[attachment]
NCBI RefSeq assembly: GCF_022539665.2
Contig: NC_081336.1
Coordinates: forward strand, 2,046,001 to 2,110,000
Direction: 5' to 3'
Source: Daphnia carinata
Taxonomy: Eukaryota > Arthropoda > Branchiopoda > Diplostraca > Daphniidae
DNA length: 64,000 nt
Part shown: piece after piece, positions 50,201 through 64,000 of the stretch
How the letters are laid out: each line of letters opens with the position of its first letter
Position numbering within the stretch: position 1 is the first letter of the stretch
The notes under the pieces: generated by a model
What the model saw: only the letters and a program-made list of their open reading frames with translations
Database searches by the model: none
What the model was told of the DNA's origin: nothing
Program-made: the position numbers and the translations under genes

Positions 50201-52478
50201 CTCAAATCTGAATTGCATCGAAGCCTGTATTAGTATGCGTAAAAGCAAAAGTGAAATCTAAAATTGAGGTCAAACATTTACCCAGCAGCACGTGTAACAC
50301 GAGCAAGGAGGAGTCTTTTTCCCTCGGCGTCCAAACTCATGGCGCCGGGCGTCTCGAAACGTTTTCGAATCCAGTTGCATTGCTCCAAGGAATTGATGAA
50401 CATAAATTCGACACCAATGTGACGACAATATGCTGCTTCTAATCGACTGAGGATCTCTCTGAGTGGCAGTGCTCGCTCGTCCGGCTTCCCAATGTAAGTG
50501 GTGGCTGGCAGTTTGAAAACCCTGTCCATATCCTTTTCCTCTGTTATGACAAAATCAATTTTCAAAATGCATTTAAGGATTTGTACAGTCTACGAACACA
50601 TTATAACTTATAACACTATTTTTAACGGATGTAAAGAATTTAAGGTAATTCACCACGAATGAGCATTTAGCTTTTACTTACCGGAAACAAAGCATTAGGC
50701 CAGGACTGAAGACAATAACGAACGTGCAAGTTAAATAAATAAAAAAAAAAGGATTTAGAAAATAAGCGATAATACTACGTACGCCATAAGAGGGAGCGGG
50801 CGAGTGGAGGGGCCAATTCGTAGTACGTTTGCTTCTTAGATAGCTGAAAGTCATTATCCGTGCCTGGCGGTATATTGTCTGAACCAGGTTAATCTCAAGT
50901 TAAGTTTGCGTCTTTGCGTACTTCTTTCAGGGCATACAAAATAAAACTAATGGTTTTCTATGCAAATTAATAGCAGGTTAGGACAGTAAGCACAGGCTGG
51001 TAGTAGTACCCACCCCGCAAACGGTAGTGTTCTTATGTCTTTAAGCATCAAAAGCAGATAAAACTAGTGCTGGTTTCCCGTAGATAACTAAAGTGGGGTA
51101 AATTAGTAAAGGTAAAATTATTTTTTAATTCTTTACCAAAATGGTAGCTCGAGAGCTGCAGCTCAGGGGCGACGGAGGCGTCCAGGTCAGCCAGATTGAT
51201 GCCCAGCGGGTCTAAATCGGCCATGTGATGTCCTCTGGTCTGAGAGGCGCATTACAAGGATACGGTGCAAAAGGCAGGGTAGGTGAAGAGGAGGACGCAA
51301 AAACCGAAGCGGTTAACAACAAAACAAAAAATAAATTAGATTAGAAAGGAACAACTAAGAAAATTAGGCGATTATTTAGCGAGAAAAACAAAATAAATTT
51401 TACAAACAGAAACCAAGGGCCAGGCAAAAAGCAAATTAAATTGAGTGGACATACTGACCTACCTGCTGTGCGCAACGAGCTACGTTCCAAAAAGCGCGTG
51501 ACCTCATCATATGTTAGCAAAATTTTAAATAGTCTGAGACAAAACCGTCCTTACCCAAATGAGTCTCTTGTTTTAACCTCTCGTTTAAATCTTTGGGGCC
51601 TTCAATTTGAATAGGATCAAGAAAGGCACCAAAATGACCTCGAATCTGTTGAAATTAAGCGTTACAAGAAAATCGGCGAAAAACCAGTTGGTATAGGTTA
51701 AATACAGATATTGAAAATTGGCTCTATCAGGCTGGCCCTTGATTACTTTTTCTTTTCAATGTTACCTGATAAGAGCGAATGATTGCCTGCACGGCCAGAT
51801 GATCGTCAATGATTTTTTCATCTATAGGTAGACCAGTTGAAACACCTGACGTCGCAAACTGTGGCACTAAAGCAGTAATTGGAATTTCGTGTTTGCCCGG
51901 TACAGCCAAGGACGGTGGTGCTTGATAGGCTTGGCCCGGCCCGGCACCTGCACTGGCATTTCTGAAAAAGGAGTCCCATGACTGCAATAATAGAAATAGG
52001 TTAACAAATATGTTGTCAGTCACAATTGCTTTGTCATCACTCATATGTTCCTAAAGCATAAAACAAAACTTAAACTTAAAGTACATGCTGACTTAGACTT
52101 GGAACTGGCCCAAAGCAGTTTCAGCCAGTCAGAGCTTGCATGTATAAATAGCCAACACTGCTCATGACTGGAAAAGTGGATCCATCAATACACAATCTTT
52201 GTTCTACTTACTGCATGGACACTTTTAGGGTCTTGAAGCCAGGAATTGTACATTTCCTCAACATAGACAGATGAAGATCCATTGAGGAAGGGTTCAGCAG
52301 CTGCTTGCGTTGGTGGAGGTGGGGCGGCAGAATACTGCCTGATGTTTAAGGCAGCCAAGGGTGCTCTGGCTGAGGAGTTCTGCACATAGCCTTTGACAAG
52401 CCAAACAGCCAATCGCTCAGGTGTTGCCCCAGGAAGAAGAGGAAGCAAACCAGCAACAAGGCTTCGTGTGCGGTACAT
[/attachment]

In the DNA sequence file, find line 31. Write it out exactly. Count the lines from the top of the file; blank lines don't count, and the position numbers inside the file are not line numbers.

51601 TTCAATTTGAATAGGATCAAGAAAGGCACCAAAATGACCTCGAATCTGTTGAAATTAAGCGTTACAAGAAAATCGGCGAAAAACCAGTTGGTATAGGTTA